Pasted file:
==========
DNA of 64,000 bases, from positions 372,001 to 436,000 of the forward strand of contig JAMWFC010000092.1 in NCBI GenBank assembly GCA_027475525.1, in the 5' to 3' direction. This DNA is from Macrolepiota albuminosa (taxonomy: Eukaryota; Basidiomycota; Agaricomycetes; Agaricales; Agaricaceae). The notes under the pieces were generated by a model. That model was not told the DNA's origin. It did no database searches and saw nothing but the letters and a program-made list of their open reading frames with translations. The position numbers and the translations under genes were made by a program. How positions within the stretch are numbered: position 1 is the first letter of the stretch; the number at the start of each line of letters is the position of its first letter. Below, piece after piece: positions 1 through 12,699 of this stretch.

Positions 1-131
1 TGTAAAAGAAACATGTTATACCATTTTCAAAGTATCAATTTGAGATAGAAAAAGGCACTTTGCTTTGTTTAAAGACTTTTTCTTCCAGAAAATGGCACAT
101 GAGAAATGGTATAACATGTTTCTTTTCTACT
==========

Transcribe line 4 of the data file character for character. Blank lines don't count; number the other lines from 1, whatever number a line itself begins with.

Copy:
101 GAGAAATGGTATAACATGTTTCTTTTCTACT